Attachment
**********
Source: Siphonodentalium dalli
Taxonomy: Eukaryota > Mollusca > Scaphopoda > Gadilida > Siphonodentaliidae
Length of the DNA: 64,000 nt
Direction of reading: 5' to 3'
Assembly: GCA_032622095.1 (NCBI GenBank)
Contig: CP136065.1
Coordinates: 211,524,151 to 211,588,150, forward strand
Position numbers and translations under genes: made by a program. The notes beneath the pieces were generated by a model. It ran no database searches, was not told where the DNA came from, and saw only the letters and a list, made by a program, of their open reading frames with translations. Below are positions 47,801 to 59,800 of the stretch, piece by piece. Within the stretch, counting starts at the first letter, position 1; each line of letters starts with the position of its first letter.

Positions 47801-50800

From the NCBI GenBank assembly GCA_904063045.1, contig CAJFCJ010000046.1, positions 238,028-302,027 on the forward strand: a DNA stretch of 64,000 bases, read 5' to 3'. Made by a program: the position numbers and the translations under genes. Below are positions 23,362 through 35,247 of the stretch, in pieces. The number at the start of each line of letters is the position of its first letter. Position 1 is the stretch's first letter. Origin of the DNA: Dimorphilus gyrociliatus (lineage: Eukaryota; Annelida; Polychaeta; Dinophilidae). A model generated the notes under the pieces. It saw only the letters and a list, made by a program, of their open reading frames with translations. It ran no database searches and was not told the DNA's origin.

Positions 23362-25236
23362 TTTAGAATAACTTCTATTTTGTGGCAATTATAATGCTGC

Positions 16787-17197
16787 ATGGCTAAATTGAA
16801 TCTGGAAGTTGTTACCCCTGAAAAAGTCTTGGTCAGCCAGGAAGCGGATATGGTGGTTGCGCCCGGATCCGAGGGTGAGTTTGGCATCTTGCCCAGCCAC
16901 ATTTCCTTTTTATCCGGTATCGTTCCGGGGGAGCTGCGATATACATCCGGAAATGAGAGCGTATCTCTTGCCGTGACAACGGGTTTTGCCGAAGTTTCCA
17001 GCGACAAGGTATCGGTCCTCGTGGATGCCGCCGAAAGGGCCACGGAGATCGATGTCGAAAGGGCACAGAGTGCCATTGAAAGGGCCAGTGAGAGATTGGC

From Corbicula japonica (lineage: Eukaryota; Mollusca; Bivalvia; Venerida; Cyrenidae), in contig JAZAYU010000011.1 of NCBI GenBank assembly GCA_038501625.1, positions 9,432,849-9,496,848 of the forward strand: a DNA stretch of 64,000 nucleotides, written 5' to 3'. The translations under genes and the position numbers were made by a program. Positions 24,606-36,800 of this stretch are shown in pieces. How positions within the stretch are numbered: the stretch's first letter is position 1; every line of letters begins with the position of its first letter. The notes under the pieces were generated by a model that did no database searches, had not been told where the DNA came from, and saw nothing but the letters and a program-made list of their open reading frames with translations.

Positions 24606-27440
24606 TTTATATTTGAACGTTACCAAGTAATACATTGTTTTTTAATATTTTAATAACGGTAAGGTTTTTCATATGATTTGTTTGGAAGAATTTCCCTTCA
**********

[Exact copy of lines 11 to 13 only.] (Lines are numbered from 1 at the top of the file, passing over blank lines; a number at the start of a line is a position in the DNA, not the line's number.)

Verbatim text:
Positions 23362-25236
23362 TTTAGAATAACTTCTATTTTGTGGCAATTATAATGCTGC

Positions 16787-17197